Muzzle Brakes? How Do They Even Work?

They work really simply. They divert high pressure, high velocity gasses (which can thus be thought of as a fluid) from moving along the axis of the bullets travel to moving perpendicular to it. That change of direction causes force to be exerted on the brake itself as the gasses slam into it and flow along its surfaces to the exits. That exerted force can attenuate muzzle rise if it’s diverted in the proper direction or it can help reduce rearward recoil or both depending on the brake design and stock design. Probably the best brake you could get would be a suppressor. Those work really well normally as brakes and as flash hiders and they make shooting more comfortable in general. We’ll assume that you don’t have one. They’re legal in most states and not all that hard to obtain. If you can, do go that route. Note that suppressors are sized based on case capacity and barrel length. Just any can won’t necessarily do. Back to brakes though.

What makes a crap brake is simple, it doesn’t fit. That means that the hole in it that the bullet travels through is significantly larger than the bullet diameter or it lacks any sort of baffle face for the gasses to act on (that’s called a flash hider most times). You can bet if your brake has a .430″ diameter hole in it and you’re launching .308″ bullets through that that you’re not getting much benefit from having a brake because there’s too much gas still moving forward and not being deflected. What you’ve made then is an extremely loud rifle.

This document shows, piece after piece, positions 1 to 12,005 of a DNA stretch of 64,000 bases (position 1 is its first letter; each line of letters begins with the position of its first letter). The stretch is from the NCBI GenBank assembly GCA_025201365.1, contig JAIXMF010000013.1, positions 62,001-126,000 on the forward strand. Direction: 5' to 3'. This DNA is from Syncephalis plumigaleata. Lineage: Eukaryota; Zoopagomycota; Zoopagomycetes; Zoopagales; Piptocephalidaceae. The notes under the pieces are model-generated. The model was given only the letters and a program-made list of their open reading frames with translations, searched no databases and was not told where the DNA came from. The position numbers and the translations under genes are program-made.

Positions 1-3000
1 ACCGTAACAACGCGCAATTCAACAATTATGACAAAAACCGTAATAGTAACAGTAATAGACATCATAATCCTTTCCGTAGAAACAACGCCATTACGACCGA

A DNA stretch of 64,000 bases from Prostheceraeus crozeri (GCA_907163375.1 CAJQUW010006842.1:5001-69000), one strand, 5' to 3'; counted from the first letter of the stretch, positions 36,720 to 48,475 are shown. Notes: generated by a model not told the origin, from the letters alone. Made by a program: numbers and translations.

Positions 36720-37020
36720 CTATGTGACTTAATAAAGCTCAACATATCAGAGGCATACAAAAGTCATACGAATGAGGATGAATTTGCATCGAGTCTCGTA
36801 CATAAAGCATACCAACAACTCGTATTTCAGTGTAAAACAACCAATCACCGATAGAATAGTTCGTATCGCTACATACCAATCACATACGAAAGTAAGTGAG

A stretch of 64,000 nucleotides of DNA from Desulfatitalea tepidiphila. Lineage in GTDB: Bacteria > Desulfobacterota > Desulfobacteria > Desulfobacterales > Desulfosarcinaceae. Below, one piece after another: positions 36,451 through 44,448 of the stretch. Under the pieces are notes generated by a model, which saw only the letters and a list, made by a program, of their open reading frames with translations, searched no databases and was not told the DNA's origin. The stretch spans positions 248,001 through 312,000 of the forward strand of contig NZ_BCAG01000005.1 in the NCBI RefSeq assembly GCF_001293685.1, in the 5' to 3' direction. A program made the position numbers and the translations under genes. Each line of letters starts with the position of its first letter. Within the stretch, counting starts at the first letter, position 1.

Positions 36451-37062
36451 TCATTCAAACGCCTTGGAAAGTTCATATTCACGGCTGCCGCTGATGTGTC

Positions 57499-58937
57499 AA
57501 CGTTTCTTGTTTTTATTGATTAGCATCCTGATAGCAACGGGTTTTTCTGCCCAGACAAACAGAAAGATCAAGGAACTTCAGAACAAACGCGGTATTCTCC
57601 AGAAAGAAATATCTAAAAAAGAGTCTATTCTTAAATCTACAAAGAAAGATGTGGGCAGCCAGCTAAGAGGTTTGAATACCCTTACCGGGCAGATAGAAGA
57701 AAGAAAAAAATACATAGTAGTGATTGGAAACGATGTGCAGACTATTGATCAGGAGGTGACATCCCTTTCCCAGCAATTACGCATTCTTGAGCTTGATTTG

So what makes a *very effective* brake? Usually at least 1 baffle face, tight exit bore fit of .020″ – .030″ clearance to the bullet, solid concentricity. High quality machine work is the foundation of all of that. Machine work costs money. So if your brake has a snug fit to the bullet and more than 1 baffle face and it wasn’t super cheap to begin with (very effective brakes cost on average 80-200 bucks) and it threads on to the muzzle, that’s likely to be a pretty good brake. It sucks but you do get your money’s worth for the most part. There are inexpensive and highly effective brakes but they’re few and far between. Things like JP Recoil Eliminator, Holland quick discharge brakes, or Dean Maisey’s brakes (New Zealand, and worth the effort) are very effective brakes. Very Effective means that they have been proven to work as advertised and will often require some gunsmith services or skills to fit properly.

An *effective* brake may have only one baffle or have a larger than optimal exit hole or may be one of the Vais type or something like the barrel weights that come out of Witt Machine. They do reduce recoil but because of either design flaws, excessive slop in the tolerances and clearances or accommodations for people that are too cheap to have one properly installed they lose a large amount of their effectiveness. The Vais is notable the exception there and it is designed to work like it does which is pretty well but not nearly as well as it could with an uncompromised design. It’s not to say they don’t work at all but they won’t work as efficiently as something properly made from an uncompromising design and competently installed. They will usually be slightly cheaper or vastly easier to install. Expect pricing to be from 35-100 bucks or so and to not have to spend much effort getting them fitted, timed or otherwise professionally futzed with. If you’re on a budget they’re ok. They do actually work, just not as well as some others.